The financial crisis that has hit the Spanish economy since 2008 drags on. The macroeconomic data is steadily improving, but many Spaniards still face severe hardship.
The latest Eurostat figures show that 28.6% of Spaniards are at risk of poverty or social exclusion, a slight improvement on the figure of 29.2% for 2014.
The recession has left deep scars on Spanish society. Some 6.4% of Spaniards say they face severe material shortfalls, meaning for example that they cannot afford to take a summer vacation, eat meat or fish for at least two days a week, put the heating or air conditioning on, or pay for a washing machine.
Older people who do not own their own homes face serious risks of falling into poverty
A detailed look at the data produces a picture of the most vulnerable to the impact of the recession: young foreigners with only secondary education who are jobless, unmarried but with a child or dependent, and resident in Andalusia are most likely to fall into poverty, says Spain’s National Statistics Institute (INE). Average household income fell last year by 0.2% to €26,092, says the INE.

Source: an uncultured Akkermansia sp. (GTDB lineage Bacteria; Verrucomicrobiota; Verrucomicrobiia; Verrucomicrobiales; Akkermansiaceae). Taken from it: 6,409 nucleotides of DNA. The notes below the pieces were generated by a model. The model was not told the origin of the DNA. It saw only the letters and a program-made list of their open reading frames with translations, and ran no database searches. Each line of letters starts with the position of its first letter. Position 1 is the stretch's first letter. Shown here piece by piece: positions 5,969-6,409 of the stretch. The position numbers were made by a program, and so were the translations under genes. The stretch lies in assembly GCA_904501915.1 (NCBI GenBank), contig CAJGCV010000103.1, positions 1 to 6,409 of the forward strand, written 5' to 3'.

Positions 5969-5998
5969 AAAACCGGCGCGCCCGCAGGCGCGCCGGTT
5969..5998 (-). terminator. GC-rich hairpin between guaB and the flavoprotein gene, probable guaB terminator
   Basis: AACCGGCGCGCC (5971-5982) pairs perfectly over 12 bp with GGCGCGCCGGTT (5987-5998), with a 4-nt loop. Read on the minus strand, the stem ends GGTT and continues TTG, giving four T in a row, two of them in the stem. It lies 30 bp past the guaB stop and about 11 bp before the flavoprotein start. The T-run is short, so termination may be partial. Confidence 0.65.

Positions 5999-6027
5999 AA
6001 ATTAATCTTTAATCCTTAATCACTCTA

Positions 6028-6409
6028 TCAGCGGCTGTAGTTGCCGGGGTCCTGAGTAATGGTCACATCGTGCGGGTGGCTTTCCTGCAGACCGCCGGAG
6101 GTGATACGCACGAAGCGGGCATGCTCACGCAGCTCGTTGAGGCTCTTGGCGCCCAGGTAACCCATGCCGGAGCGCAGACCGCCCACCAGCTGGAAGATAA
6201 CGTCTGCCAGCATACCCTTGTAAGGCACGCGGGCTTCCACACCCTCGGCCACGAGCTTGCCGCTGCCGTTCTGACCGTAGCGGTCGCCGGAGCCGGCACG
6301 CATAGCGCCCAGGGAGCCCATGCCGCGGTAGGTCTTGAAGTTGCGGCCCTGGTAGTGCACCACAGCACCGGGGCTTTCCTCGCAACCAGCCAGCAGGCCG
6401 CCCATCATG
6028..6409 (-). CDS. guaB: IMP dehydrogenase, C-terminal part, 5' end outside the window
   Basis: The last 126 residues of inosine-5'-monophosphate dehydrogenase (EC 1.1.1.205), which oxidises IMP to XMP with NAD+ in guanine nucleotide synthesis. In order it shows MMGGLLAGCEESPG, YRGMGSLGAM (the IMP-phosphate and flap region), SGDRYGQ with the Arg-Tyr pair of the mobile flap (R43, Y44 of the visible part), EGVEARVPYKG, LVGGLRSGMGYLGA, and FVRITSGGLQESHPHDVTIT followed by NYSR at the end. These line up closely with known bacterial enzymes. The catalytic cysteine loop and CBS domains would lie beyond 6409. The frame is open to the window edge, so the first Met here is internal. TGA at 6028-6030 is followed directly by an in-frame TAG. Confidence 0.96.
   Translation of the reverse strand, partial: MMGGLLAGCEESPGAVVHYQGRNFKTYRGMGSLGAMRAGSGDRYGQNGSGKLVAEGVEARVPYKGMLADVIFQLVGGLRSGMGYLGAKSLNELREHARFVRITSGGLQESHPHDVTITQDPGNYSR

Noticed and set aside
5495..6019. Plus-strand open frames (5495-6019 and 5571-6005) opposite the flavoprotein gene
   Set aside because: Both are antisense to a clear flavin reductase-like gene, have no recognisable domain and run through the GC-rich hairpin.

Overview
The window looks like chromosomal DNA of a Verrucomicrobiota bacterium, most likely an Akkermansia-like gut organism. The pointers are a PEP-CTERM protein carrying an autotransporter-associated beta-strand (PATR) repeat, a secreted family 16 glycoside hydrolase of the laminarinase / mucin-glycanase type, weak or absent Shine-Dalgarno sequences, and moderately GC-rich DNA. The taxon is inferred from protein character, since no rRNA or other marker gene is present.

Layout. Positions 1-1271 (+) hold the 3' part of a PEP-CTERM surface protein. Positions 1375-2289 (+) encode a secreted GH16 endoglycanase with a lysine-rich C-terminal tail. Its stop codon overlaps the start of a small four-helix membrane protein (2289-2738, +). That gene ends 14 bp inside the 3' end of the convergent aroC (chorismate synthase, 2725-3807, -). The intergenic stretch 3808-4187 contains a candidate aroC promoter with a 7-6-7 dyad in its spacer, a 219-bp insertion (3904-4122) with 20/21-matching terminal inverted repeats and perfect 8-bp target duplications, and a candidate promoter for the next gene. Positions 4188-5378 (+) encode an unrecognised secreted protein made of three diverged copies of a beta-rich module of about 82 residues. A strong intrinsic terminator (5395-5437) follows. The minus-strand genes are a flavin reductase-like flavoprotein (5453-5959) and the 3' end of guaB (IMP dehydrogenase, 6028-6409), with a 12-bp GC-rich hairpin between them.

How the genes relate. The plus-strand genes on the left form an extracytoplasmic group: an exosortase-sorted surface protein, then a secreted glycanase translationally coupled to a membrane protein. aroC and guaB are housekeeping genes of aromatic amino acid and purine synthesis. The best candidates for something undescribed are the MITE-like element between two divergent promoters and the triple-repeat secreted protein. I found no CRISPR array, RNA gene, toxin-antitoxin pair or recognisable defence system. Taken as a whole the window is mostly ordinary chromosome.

“The population at risk is a relative indicator that measures inequality. It doesn’t measure poverty as an absolute, but simply how many people have low income in relation to the rest of the population,” says the INE in a press release issued on Tuesday. It measures poverty in terms of households with less than 60% of the average income. Last year, that translated into €8,000 for single income homes, and €16,000 for households with two adults and two children aged under 14.
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The figures show that children are at the greatest risk of falling into poverty. “Some 28.8% of the population aged under 16 is at risk of poverty,” says the INE’s latest survey. It adds that although the number of over-65s at risk of poverty is relatively low, older people who do not own their own homes face serious risks of falling into poverty.
Almost 14% of Spanish households find it “very hard” to reach the end of the month, a drop of 2.4% on last year. Four in 10 families lack the resources to deal with unexpected expenses, while 40% of households cannot afford to go on holiday.
English version by Nick Lyne.